Despite persistent rumors that Apple is developing an electric vehicle, the tech giant hasn't actually copped to working on one. In a recent appearance, CEO Tim Cook touched on the topic of cars, offering what some hope are hints at company's plans.
"We will see what we do in the future," Cook said when asked about autos on Monday night at WSJDLive, The Wall Street Journal’s technology conference. "I do think that industry is at an inflection point for massive change, not just evolutionary change."
In a lively discussion with Gerard Baker, editor-in-chief of the Journal, Cook said that Apple wants people to have an “iPhone experience” in their car.
On the one hand, Cook might simply be referring to CarPlay, Apple's approach to integrating an iPhone with a car.
Some analysts have tried to put the brakes on rumors about a so-called "Apple Car," suggesting that Apple is interested in making software for cars, not cars themselves. A streamlined version of iOS in dashboards could be welcome -- or pull the driver away from the road. Distracted driving is a huge problem throughout the world. Although technology can help, people are doing much more than texting now.
On the other hand, Cook might just be referring to something much bigger: a wholesale reinvention of the car experience, akin to what Apple did with the Macintosh and personal computing in the 198os -- or with the iPhone in 2007. There's clearly room to build better cars that integrate software and hardware with beautiful design, as Elon Musk has shown with Tesla.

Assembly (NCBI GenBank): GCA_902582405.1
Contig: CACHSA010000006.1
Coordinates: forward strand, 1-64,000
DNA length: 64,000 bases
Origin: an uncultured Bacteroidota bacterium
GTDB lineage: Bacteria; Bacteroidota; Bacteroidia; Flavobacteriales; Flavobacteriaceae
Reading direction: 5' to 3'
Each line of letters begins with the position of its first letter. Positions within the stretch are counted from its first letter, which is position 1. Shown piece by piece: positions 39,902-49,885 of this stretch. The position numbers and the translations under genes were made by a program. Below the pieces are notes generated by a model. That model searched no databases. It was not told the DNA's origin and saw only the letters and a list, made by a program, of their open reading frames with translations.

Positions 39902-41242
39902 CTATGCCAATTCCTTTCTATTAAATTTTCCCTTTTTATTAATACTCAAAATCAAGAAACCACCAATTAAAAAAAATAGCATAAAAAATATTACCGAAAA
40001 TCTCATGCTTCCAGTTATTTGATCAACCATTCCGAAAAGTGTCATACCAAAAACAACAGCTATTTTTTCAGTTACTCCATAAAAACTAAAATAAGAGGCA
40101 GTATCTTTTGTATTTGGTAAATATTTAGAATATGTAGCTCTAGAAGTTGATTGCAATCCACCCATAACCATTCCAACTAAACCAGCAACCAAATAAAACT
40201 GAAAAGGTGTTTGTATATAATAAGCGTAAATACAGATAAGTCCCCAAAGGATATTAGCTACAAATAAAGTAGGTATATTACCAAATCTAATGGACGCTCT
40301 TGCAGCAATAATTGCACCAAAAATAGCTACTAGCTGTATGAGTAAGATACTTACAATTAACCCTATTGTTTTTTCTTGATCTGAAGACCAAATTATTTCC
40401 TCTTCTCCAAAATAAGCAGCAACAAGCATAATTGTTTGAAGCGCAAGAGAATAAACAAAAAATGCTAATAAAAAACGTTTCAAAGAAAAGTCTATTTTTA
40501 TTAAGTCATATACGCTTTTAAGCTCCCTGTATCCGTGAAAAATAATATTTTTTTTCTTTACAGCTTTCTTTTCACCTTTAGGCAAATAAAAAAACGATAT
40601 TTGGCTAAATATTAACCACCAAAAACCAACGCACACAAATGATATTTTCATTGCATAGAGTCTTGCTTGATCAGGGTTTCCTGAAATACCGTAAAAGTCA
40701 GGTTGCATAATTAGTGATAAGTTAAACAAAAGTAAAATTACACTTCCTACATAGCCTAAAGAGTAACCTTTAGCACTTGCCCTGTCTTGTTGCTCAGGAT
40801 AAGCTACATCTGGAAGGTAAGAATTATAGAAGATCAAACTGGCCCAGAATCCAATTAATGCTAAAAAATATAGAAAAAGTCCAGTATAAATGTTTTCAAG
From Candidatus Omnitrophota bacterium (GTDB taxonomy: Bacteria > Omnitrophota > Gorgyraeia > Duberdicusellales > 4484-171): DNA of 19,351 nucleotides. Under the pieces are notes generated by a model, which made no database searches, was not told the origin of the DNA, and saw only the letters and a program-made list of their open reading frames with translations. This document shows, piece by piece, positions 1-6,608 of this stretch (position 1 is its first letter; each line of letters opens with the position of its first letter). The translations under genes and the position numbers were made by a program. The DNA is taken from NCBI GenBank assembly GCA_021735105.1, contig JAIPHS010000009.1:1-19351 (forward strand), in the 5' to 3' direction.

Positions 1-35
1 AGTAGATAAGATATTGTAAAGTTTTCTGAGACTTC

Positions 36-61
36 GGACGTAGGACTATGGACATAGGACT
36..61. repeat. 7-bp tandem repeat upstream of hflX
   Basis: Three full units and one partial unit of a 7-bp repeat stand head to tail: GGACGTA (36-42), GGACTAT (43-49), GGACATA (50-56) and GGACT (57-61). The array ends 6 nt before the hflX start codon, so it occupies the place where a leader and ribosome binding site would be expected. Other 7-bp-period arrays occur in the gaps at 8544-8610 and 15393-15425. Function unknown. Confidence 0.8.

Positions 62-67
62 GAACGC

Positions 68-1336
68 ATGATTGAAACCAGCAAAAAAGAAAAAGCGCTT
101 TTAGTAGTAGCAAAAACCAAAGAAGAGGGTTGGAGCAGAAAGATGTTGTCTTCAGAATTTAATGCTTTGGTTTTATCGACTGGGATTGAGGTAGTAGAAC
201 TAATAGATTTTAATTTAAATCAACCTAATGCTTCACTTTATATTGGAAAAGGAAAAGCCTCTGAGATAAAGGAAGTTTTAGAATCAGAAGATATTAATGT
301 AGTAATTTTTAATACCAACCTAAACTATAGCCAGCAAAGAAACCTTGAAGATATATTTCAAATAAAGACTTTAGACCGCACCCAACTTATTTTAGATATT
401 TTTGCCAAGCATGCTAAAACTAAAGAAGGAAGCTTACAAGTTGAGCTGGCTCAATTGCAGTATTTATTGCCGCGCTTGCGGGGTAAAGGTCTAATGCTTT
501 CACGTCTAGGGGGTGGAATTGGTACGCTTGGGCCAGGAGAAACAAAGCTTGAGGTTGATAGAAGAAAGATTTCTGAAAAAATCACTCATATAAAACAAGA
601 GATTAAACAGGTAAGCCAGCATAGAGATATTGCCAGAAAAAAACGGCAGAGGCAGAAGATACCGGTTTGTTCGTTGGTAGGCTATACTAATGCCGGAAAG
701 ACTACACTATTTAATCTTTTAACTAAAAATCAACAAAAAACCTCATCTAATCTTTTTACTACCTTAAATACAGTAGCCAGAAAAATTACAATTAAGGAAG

Despite Cook's somewhat coy demurral on stage yesterday, the Journal has reported in the past that Apple is aiming to unleash an electric car as soon as 2019. In September, the paper said that Apple was accelerating its efforts to build an electric car, committing to "Project Titan" internally and increasing the size of the team working on it to some 1,800 staff.
Something is clearly going on in Cupertino, California. Over the past year, Apple has recruited engineers from Tesla, hired battery engineers and hired key engineers away from Mission Motors, which was developing an electric motorcycle.
The Journal reports that Cook has put Apple Vice President Steve Zadesky in charge of the firm's automotive research lab. Zadesky, a former Ford engineer who has worked at Apple for 16 years, was a key leader on the teams that created the original iPod and iPhone.
Even if making cars more connected creates more security and privacy risks, the trend toward more automation and intelligence entering the automobile has accelerated in the last decade, with more to come.
“When I look at the automobile, what I see is that software becomes an increasingly important part of the car of the future," Cook said Monday. "You see that autonomous driving becomes much more important. And so [do] a lot of the major technologies in the car shift. Electrification, etc — they shift from today's combustion engine-centric kind of focus. And so it would seem like there will be massive change in that industry, massive change."
Apple has reportedly leased a minivan and equipped it with sensors, much like the early versions of the self-driving cars Google has been developing. It's likely that any iCar will have some autonomous features, like Tesla's auto-pilot, but as with all of these rumors, it's best to be skeptical. What we do know is that Apple is investing in the area. Stay tuned.